There are other people I want to thank. I had started modifying and assembling the masks in my shed, because Mares as a non essential business was not allowed to operate. On a Sunday morning I delivered two samples to the hospital in Lavagna, where I live, and I found that the strap was too soft and did not allow the tension needed to compensate for the overpressure needed in some treatments. So that same afternoon Enrico Oneto met me at the Mares building and he devised a quick but effective solution. At the same time, thanks to just one post on LinkedIn by Marco, the demand for these masks started to increase rapidly, with more and more hospitals contacting us directly enquiring about the masks, and it became obvious that my garden shed was not going to cut it. Step in Mirco Costa, our VP of everything that makes the wheels turn. Between him and Daniele Lorenzini, our HR manager, the company received a special permit to operate. We gathered a handful of coworkers who donated their time and we set off to work: for every mask we had to remove the snorkel, substitute it with the adapter (previously cleaned in an ultrasound bath), flip the front valve, cut off the tail ends of the strap and substitute them with webbing straps and a buckle. And we needed to ship. Gabriele Canella, Giampiero “Poppi” Gastaldi, Oscar Bernardi, Luca Limongi, Marco Lazzari and Mirco Costa took care of everything while I dealt with phone, emails and whatsapp.
As I write this, hardly two weeks have passed from the beginning of the story. Feels like months! But it has been a tremendous experience, in which solidarity among people won out on everything else. People coming together for the greater good without asking for anything in return. Thank you Valerio, Michele S., Marco M., Max, Manlio, Simone, Andrea L., Michele P., Elia, Lorenzo, Gian Luca, Massimiliano, Gabriele V., Giovanni, Riccardo, Andrea O. Gabriele C., Poppi, Oscar, Luca, Marco L., Mirco.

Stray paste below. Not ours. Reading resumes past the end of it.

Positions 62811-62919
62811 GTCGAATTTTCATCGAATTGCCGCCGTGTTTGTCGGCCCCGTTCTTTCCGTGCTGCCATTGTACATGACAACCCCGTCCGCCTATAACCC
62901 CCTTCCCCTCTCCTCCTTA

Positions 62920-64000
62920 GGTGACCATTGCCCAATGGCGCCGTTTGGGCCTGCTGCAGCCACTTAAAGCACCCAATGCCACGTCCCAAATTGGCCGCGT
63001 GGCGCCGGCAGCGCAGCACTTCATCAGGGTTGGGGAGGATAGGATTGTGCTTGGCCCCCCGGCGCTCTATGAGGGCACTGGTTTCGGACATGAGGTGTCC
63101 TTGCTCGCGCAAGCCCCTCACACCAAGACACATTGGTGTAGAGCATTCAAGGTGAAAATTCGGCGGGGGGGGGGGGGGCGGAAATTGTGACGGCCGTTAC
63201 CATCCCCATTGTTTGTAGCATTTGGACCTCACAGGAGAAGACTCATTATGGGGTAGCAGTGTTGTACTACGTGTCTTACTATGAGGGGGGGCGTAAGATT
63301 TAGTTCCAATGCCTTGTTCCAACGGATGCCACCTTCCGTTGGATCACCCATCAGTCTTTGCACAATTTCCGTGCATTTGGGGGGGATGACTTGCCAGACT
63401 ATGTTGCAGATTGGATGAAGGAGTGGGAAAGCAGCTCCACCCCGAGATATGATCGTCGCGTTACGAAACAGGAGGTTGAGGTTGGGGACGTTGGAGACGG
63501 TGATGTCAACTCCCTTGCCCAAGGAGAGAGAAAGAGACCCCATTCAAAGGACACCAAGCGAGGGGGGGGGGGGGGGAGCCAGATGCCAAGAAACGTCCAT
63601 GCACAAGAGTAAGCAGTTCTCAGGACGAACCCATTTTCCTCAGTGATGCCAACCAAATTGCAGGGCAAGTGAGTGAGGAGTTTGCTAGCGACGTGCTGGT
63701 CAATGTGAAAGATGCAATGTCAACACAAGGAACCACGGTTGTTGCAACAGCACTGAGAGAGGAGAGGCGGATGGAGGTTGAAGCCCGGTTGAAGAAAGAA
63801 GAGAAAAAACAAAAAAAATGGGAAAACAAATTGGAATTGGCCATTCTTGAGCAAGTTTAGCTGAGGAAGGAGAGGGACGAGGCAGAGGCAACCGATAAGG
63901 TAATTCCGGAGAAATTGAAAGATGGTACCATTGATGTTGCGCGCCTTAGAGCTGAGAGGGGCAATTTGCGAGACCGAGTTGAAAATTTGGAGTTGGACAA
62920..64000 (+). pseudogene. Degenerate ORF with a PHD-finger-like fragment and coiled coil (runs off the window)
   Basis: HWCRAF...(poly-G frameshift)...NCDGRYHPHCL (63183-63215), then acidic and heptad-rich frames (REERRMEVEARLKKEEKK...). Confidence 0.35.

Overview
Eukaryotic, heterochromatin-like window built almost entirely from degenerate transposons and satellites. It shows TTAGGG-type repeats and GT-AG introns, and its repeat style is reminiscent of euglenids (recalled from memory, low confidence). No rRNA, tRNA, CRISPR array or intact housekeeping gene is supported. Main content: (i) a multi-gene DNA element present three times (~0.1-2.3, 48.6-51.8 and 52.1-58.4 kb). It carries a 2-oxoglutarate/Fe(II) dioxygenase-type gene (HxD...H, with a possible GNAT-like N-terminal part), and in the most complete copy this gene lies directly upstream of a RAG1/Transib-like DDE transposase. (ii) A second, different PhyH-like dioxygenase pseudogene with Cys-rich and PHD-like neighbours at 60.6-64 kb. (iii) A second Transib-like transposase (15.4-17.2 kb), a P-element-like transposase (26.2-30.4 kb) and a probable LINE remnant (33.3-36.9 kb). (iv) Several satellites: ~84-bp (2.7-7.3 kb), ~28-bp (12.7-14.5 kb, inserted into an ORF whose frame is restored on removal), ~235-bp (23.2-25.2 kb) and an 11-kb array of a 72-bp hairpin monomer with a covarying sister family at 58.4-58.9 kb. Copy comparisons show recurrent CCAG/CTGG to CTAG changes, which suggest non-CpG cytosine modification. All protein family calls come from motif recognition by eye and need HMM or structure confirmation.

A closing remark: I acted without plan and without a budget. Mirco as VP supported and pushed me. So we pulled inventory and started giving stuff away for free. Our top management was far away, stuck in other countries because of global lock downs, and were not fully aware of what was going on. But when they did, they supported the idea fully. Thank you Gerald, thank you Stefan.
And thank you to all the doctors, nurses, ambulance drivers, and all the others that are actually saving people’s lives. I met and talked and whatsapped and emailed with all of those involved in this project, and they are the most unselfish and formidable people of them all. Interacting with them has been a life changing experience for me.
The voyage is not over yet, there is still a long way to go. But what we have accomplished so far has convinced us to move on to a second phase, and that is the preparation of a mold for injection molding and industrial production. One new character is added to the mix, Alberto Venerandi of Mold&Molding in Cornaredo (MI), who in less than two weeks will have finished the mold. As I write this I have just applied for validation of the mask as a personal protection device, but we are considering applying also for validation of the mask as a medical device. Many doctors and hospitals I spoke to believe in it. It’s a new path for us, but one worth taking. And all this thanks to the the people that came along in this voyage. Together, I hope that we will have contributed in a positive way to overcoming the virus.
Rapallo, April 13th, 2020
Sergio Angelini,. Ph.D.
Chief Technology Officer